Do you have a research idea?

First steps: idea to application
An idea for a research project can strike at any time - but people often get stuck at the "what to do next" stage. The following points are put together from comments and talks by funders and researchers.

Is it research?
If your study is a pure service evaluation​ and not research then you do not need to obtain local R&D approval. The best way to determine whether your study is research is to use the HRA website tool.

The website will give you a report at the end which tells you whether it is research or not. Please send a screen shot of the result to RM&S for our records.​

What to do first 

●      You will need to do a literature (background) search to find out what other research has been done in similar areas, or if the idea is for a new product/device, to find out what is already available. The library can provide training on literature searching, and can also conduct searches for you. 

●      Talk to colleagues about your idea - do they think it's worth doing?

●      You can also talk to patients (and or friends/family) informally about your idea - do they think it's worth doing? Patient and public involvement is needed for grant applications, and will need to be developed more as your application progresses.

●      Think about who you can collaborate with - if you are inexperienced in research, you will need to collaborate with more experienced people - these may be within or outside of MYHT. One of our experienced consultants advises potential new researchers to "lash yourself to the mast of a successful research ship".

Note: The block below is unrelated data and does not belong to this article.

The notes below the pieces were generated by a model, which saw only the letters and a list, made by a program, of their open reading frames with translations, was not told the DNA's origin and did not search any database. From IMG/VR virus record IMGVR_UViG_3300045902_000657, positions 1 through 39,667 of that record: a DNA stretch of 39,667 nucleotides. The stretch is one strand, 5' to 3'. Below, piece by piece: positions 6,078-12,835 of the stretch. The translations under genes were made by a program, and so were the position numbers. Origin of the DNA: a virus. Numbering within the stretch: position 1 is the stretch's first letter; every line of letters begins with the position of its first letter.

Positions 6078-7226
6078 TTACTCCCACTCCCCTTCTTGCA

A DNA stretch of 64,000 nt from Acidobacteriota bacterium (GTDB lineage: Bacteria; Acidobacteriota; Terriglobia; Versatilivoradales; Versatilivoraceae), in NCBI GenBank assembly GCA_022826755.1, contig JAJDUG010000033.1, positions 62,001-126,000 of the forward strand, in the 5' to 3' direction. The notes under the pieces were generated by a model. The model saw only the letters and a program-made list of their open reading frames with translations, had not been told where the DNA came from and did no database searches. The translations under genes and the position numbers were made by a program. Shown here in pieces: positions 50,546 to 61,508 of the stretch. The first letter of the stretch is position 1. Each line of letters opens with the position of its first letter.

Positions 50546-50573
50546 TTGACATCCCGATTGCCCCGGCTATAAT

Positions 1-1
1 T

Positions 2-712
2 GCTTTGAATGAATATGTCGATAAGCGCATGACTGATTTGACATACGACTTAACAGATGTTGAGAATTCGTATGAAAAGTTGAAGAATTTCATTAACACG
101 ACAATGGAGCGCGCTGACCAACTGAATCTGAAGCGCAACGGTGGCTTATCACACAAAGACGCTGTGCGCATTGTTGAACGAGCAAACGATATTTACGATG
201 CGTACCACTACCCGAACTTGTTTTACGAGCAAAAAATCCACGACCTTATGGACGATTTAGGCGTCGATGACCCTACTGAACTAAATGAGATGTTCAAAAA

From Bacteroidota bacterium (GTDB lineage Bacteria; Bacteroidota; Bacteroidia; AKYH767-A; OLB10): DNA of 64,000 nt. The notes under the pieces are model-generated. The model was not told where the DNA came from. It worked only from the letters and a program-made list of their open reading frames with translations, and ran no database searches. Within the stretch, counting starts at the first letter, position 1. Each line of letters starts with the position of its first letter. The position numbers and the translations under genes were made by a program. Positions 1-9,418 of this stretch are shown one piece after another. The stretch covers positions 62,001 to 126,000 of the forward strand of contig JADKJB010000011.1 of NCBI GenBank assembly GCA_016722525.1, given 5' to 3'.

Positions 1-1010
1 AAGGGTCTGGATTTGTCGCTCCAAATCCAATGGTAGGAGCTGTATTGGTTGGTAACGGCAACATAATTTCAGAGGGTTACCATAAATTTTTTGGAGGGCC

●      Write down your ideas. Help is available, but if you want to be successful in research you will need to learn the skill of writing good applications

●      Think about who you will need to involve, and what you will need (funding, equipment)

●     If your idea is for a new device/product, do not talk to any commercial companies without first discussing with the Research Management & Support team (the company and you will have to sign non-disclosure agreements before discussions can take place). Contact


Clinical trials toolkit


Things to be aware of

  • It takes time to develop a good application, and only the very best get funded
  • You will need the right team in order to carry out any research; this is one of the key things funders look for.
  • Start small; there are local funding schemes available that allow you to undertake preliminary or feasibility work, or to backfill clinical time.
  • If you have an idea for a larger (and expensive) study, you will need to talk to experienced colleagues and get their help and advice - be aware that they may need to be the named Principal Investigator on large applications.
  • People who succeed are those who take time to prepare the application, get the right people involved (relevant expertise) and have regular team meetings to discuss the project. You should not be the only person to have seen your idea before applying for funding.